Levon Helm wasn’t a flashy player, merely a perfect one. The best musicians often give the impression that they make music conform to their own rules rather than the other way around, bending it to their will and converting the counterintuitive into the suddenly obvious. Watch this incredible performance of Van Morrison’s “Caravan” and pay attention to what happens at around 0:17: The Band start the song just a bit too fast, and three bars in Levon slows the entire thing down, in the blink of an eye, like an expert jockey atop a world-class thoroughbred. By conventional rule, spontaneously slowing down or speeding up a song is a cliché of bad music-making, but here it works. And of course the tempo he slows it to is exquisitely, achingly right.
It wasn’t all mysticism, of course. He was a technically monstrous player of unsurpassed versatility, one who could turn challenging music into something that sounded effortless. Other great bands have played difficult material, but on Steely Dan records the music sounds hard, wearing complexity on its sleeve with a sort of punk defiance. The Band’s “Jawbone” goes through more meters than Con Edison but sounds utterly natural: The Carter Family at a cookout with mid-’60s Miles Davis, everyone getting along, Levon working the grill.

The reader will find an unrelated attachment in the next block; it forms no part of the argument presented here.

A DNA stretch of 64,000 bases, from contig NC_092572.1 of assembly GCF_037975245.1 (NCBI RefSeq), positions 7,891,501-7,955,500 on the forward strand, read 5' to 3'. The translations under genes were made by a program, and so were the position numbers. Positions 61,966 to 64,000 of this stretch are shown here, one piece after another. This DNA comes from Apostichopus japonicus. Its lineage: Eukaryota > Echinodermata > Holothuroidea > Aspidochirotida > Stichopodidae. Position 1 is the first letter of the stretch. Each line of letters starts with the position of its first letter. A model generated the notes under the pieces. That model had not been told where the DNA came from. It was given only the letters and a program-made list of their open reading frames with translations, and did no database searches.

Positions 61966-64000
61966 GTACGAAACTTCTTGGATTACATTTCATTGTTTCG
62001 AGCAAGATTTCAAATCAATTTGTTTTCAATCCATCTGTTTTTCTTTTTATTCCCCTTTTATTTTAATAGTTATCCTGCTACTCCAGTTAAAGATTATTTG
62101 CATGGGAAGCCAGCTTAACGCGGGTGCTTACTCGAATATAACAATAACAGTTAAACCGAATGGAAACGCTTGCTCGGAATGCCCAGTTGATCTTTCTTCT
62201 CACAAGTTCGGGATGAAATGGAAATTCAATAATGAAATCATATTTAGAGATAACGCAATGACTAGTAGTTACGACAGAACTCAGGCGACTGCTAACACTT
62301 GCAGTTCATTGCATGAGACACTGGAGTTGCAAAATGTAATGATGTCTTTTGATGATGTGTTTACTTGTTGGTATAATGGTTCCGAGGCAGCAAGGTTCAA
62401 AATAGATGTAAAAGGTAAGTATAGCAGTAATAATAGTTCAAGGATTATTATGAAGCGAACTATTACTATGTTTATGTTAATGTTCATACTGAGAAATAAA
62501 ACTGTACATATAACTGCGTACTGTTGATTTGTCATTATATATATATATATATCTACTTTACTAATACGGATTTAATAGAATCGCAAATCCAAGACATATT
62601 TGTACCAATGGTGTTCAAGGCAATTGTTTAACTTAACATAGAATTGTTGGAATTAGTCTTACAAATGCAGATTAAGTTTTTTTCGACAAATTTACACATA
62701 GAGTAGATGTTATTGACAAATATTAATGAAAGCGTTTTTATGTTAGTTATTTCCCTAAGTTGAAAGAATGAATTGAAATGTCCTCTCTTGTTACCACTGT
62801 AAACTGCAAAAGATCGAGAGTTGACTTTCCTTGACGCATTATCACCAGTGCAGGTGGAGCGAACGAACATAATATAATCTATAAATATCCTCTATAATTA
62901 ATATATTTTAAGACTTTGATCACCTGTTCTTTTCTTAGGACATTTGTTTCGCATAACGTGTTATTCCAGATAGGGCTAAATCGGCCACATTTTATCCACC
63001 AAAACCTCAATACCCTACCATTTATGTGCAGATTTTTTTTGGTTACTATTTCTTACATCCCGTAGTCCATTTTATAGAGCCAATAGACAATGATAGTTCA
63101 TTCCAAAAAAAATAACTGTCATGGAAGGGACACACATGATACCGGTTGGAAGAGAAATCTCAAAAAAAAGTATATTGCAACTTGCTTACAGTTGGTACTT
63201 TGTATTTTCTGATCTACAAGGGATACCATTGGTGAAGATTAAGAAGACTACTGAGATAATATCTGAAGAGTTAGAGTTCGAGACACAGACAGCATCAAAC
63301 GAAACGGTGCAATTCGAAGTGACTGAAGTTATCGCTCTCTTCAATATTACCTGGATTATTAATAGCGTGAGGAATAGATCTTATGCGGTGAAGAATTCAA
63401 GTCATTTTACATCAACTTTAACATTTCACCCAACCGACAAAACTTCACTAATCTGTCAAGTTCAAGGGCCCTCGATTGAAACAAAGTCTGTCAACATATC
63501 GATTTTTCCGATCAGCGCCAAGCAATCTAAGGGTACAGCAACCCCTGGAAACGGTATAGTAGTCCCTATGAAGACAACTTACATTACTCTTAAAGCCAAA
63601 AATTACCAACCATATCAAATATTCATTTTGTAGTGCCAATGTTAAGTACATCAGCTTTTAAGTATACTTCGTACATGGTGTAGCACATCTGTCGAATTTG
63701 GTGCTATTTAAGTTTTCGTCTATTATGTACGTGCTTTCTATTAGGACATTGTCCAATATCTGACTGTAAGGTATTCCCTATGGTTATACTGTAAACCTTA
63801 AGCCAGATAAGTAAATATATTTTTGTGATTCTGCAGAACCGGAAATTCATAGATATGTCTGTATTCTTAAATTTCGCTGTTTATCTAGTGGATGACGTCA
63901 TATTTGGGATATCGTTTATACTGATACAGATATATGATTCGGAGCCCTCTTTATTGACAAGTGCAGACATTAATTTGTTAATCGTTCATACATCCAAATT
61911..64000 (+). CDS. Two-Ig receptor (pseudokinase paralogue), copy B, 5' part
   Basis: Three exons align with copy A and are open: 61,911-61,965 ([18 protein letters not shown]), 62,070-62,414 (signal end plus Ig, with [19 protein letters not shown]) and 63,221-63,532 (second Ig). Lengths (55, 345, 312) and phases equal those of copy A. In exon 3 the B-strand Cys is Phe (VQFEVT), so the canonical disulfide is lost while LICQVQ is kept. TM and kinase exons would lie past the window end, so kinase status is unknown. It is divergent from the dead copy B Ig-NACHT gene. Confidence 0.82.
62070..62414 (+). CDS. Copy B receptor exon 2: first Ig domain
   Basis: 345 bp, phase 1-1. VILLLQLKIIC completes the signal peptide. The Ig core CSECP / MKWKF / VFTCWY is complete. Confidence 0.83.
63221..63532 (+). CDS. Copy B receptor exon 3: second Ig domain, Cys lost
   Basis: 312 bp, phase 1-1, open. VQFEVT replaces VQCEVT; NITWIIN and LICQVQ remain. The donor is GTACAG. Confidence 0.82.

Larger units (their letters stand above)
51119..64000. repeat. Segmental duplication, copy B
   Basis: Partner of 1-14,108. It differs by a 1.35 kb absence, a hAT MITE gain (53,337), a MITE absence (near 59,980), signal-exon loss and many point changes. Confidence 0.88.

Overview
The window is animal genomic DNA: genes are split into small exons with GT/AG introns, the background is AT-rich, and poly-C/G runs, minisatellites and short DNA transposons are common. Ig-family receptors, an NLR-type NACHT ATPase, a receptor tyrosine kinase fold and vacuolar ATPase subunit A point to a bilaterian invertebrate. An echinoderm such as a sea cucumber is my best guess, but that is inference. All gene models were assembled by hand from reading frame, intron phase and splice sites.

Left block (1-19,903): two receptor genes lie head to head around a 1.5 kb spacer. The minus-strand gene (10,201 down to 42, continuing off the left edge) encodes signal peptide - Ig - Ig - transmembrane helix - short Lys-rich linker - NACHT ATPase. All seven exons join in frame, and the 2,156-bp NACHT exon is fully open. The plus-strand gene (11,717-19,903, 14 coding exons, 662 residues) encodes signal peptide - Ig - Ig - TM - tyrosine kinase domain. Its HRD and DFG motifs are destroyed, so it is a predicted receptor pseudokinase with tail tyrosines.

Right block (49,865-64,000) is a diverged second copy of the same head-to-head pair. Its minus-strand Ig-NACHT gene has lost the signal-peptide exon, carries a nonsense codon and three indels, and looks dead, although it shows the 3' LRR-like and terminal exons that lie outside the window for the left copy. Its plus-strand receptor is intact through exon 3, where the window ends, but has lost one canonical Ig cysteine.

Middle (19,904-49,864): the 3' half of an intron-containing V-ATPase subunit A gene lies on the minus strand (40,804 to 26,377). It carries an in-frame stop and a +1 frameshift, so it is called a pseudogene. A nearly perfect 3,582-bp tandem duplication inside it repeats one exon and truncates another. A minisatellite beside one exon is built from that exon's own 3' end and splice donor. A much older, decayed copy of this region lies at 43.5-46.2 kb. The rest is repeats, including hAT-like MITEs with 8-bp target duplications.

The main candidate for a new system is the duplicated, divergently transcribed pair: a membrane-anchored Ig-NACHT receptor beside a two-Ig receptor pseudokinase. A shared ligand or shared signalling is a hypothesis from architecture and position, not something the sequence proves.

He could sing a little, too. For all of his prowess at the drums, most of the world will remember Levon Helm as the voice of “Ophelia,” “Up On Cripple Creek,” “The Night They Drove Old Dixie Down.” The Band boasted an embarrassment of vocal riches, and while Levon lacked the extraordinary expressive range of Rick Danko and Richard Manuel, his may have been the most indelible sound of the three. Listening to that worn and cozy voice was like being told a story around a campfire, after the humidity has broken and the mosquitoes have gone to sleep. Come upon “The Weight” on the radio at the right moment, and the entire world stands still.